In addition, locally occurring overvoltages are discharged by the varistor. In this case, it is of particular advantage that, on account of the intimate contacting of varistor and PTC material, the varistor has a lower breakdown voltage over small distances than over its complete length.
In addition, the relatively high thermal conductivity of the ceramic located in the varistor ensures a homogenization of the temperature distribution in the resistor according to the invention. As a result, the risk of local overheating is effectively countered and the rated current-carrying capacity is increased quite substantially in spite of small dimensioning.
Preferred illustrative embodiments of the invention and the further advantages which can be achieved by them are explained in more detail below with reference to drawings.
A more complete appreciation of the invention and many of the attendant advantages thereof will be readily obtained as the same becomes better understood by reference to the following detailed description when considered in connection with the accompanying drawings, wherein: FIGS. 1 to 7 in each case show a plan view of a section through one each of seven preferred illustrative embodiments of the resistor with PTC behavior according to the invention.
Referring now to the drawings, wherein like reference numerals designate identical or corresponding parts throughout the several views, the resistors represented in FIGS. 1 to 7 in each case contain a resistor core 3 which is arranged between two contact terminals 1, 2. In the case of the illustrative embodiments according to FIGS. 1 and 2, the resistor core 3 is constructed from two or more sheet-like elements, preferably designed as a board in each case. One of these elements is a varistor 4, which is preferably formed from a ceramic based on a metal oxide, such as for instance ZnO, or a titanate, such as for instance SrTiO3 or BaTiO3, or a carbide, such as for instance SiC. The varistor 4 is contacted with both terminals 1, 2 and has a breakdown voltage which lies above the rated voltage of the electric system in which the resistor is used. The other element 5 of the two elements consists of PTC material and may be formed by a thermoplastic or thermoset polymer or else by a ceramic. In a way corresponding to the varistor 4, the PTC element 5 is also contacted with both terminals 1, 2. Varistor 4 and PTC element 5 have a common bearing surface over their entire sheet-like extent. At this bearing surface, both elements are brought into intimate electrical contact with each other.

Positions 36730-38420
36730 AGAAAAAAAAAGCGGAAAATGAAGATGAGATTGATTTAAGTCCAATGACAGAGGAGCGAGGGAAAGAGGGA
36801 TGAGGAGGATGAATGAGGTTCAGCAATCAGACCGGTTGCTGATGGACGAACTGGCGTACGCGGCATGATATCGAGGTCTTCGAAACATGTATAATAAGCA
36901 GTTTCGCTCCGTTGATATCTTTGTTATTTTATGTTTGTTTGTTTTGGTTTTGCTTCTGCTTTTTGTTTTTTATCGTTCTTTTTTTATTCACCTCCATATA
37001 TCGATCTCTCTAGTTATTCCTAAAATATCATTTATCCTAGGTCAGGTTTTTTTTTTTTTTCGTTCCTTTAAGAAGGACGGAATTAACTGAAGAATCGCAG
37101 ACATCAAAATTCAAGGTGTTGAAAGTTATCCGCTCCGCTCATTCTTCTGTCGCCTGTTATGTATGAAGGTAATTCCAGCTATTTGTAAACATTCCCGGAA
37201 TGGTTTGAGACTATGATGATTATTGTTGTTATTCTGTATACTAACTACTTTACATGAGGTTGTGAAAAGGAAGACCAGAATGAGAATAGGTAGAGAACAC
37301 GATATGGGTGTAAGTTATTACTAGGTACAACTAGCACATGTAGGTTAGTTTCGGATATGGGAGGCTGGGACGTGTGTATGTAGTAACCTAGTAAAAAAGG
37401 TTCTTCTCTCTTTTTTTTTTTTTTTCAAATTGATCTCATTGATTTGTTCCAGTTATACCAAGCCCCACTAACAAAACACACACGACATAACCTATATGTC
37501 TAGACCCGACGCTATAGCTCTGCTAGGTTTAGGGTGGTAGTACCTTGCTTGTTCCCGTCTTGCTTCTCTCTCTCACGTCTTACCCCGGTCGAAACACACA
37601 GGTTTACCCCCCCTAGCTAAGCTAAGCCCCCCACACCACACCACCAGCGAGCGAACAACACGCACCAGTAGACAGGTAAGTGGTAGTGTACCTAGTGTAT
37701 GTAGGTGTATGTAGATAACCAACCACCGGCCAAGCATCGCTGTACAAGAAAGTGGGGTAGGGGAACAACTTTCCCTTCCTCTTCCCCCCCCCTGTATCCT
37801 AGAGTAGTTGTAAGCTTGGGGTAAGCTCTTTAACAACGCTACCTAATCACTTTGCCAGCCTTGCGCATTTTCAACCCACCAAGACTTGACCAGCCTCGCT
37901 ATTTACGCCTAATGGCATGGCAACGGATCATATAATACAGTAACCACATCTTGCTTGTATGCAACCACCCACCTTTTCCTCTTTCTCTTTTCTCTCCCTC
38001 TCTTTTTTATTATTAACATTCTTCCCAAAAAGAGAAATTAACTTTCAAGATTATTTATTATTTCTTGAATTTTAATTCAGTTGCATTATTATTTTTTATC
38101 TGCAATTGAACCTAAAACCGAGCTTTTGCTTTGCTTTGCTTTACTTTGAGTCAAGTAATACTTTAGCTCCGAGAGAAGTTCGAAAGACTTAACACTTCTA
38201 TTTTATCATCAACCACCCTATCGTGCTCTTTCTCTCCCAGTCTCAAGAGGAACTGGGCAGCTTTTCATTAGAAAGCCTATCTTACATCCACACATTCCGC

These resistors are preferably produced as follows: first of all about 0.5 to 2 mm thick boards are produced from a varistor ceramic by a process customary in varistor technology, such as for instance by pressing or casting and subsequent sintering. Using a shearing mixer, PTC material based on a polymer is produced from epoxy resin and an electrically conductive filler, such as for example TiC. This material is poured with a thickness of 0.5 to 4 mm onto a previously produced varistor ceramic in board form. If appropriate, it is possible to cover the poured-on layer with a further varistor ceramic and successively repeat the process steps described above. This results in a stack in which, in a manner corresponding to a multilayer arrangement, alternately succeeding layers of varistor and PTC material are arranged. The epoxy resin is then cured at temperatures between 60° and 140° C., forming the resistor core 3.
Instead of a thermoset PTC polymer, a thermoplastic PTC polymer may also be used. This is first of all extruded to give thin boards or sheets, which after assembly with the varistor ceramic in board form are subsequently hot-pressed to form the resistor core 3.
If the PTC material used is a ceramic, the sheet-like elements 4, 5 made of varistor and PTC ceramic may be bonded to each other by adhesion by means of an electrically anisotropically conducting elastomer. For the purpose of forming the intimate electric contact between the different ceramics, this elastomer should have a high adhesive strength. In addition, this elastomer should be electrically conducting only in the direction of the normal to the sheet-like elements. Such an elastomer is known, for example, from J. Applied Physics 64(1984) 6008.